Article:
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Excerpt from Oral History Interview with Gordon Berkstresser III, April 29, 1986. Interview H-0263. Southern Oral History Program Collection (#4007) See Entire Interview >>

Gender and race distinctions in the textile industry

Berkstresser describes some of the gender and racial divisions in the textile industry's history. Women often held jobs that required manual dexterity; black men worked cleaning or in dangerous jobs. While management has remained nearly all white, some black workers have moved into more desirable jobs since World War II as, Berkstresser argues, racial myths lost their power. He condemns the industry, however, for continuing to limit the participation of women and African Americans.

Citing this Excerpt

Oral History Interview with Gordon Berkstresser III, April 29, 1986. Interview H-0263. Southern Oral History Program Collection (#4007) in the Southern Oral History Program Collection, Southern Historical Collection, Wilson Library, University of North Carolina at Chapel Hill.

Full Text of the Excerpt

PATRICIA RAUB:
So you do see a real change in the type of composition of the labor force?
GORDON BERKSTRESSER, III:
No question, no question. Even in my lifetime—most people don't like to talk about it—prior to WWII, you had almost 100% white male management—unfortunately, you still have about 100% white male management—but, in the work force, you had a majority of young white male, with a good cadre of white female—in the mills.
PATRICIA RAUB:
There was a difference, though, in the types of jobs that males and females would have?
GORDON BERKSTRESSER, III:
Oh, yes, but females would have a good many of the jobs that required certain manual skills and dexterity. Frequently in the things—yarn preparation, where being able to pick up a loose end of a thread and tie it, you know, in a rapid sort of thing. But, at any rate, during WWII, when we were asked—my family—we were asked, to produce more goods for both war effort and civilian effort out of facilities where it was harder to get good raw material, where it was hard to get replacement parts for machines and so forth, we were asked to produce all of that not only with the difficulty in getting raw materials and replacement parts, but with a different labor force. Because your best—traditionally thought of as best labor force—the young white male—he was off in the Army, getting shot at. And up until that time, blacks were really confined to yard work, sweepers, or dangerous jobs like working in a picker room that exploded occasionally, and that sort of thing. And since WWII, you've had a large part of your white labor force replaced by black, and that's only happened since WWII. All of a sudden all these blacks got "terribly smart"—they had been "very dumb" up to then—and I don't know what it was, but there was this—they all got educated during WWII.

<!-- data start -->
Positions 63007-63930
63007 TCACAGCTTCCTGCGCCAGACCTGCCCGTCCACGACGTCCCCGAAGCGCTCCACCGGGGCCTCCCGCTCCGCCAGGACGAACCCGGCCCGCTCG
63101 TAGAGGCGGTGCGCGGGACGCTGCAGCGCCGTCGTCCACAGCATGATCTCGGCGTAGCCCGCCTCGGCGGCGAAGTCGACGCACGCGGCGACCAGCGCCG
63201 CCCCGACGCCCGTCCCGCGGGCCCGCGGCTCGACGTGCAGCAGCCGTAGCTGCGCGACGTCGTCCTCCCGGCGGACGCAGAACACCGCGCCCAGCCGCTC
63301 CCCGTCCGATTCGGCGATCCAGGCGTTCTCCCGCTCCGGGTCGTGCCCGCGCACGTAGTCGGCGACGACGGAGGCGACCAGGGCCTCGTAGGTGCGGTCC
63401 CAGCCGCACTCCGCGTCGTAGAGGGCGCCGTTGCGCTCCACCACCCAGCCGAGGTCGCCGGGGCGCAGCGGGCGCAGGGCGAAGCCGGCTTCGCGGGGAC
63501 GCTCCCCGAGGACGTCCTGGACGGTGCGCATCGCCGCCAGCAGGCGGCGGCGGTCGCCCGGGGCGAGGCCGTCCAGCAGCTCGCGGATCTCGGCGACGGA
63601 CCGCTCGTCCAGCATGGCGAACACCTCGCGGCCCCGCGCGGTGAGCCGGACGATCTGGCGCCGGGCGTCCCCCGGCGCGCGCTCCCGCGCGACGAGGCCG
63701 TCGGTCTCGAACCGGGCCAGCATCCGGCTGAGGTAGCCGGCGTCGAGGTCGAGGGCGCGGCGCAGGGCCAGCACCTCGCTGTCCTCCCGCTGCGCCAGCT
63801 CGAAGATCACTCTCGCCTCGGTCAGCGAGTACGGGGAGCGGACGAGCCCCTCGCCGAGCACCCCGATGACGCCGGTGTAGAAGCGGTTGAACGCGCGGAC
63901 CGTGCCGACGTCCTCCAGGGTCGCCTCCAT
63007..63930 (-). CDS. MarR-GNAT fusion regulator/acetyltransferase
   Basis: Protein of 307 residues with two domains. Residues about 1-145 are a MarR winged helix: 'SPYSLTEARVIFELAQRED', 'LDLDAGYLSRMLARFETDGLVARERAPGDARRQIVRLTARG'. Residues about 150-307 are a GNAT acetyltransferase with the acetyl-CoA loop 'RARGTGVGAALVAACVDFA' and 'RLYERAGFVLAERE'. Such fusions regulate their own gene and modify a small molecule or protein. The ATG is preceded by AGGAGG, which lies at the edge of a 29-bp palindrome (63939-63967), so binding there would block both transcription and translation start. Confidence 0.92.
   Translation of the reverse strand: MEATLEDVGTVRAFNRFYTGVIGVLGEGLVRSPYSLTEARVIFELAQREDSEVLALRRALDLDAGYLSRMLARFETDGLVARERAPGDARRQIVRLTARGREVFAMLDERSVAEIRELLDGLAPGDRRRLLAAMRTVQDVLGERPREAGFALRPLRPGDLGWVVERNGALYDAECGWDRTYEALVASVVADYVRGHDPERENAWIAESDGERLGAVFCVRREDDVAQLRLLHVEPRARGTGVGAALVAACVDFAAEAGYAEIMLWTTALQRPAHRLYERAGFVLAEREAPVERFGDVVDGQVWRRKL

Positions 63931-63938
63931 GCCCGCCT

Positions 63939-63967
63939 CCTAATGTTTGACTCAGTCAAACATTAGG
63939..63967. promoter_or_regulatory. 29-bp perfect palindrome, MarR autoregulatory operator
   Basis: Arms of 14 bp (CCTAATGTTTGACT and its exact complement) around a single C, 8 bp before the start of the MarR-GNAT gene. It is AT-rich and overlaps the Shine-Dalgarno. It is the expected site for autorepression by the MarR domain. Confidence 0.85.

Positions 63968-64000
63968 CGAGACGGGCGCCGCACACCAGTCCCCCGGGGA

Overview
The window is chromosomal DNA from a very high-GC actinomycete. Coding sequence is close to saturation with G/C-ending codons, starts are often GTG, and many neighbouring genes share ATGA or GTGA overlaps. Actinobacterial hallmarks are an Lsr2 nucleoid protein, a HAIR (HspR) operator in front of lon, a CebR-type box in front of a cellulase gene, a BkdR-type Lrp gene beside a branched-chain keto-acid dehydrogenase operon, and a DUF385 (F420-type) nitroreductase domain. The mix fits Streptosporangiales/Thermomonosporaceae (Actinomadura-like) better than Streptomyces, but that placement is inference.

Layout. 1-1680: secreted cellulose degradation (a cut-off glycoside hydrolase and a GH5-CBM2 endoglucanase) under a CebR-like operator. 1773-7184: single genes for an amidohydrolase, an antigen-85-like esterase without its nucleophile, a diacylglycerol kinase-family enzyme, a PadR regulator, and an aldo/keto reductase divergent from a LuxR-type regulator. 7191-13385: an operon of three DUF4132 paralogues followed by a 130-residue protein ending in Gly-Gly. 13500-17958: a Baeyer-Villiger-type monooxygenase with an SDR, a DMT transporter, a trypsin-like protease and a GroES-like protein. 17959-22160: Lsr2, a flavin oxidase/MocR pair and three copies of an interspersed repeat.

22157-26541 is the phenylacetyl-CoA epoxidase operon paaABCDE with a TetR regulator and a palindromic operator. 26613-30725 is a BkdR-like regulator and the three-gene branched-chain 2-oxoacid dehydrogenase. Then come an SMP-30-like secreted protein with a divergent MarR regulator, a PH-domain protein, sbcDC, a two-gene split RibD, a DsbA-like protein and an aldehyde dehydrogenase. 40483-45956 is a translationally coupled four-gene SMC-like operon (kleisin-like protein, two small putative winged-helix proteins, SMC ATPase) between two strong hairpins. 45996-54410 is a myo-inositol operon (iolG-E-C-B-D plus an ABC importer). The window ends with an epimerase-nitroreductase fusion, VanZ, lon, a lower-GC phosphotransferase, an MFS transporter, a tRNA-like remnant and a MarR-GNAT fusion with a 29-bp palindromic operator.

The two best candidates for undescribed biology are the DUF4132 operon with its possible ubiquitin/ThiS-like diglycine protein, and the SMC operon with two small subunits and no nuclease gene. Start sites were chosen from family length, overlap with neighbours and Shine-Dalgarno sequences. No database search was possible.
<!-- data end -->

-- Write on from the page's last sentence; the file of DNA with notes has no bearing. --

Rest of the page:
PATRICIA RAUB:
Do you put it back that far? I'm wondering because what I've read so far has suggested that it was only in the 60s that blacks really started moving into—
GORDON BERKSTRESSER, III:
Well, it started during WWII because that's when the mills were forced to use blacks and forced to accept the fact that the myth that blacks could not handle mechanical things started to be exploded. Because when they started using them they found that—By God!—they could. It took another maybe even twenty years for people to really move through on that but that's really, I feel, where this dispelling of the myth began occur.
PATRICIA RAUB:
Would you say that was also somewhat a result of white workers then moving into the newer industries that started to move into the South in the postwar period?
GORDON BERKSTRESSER, III: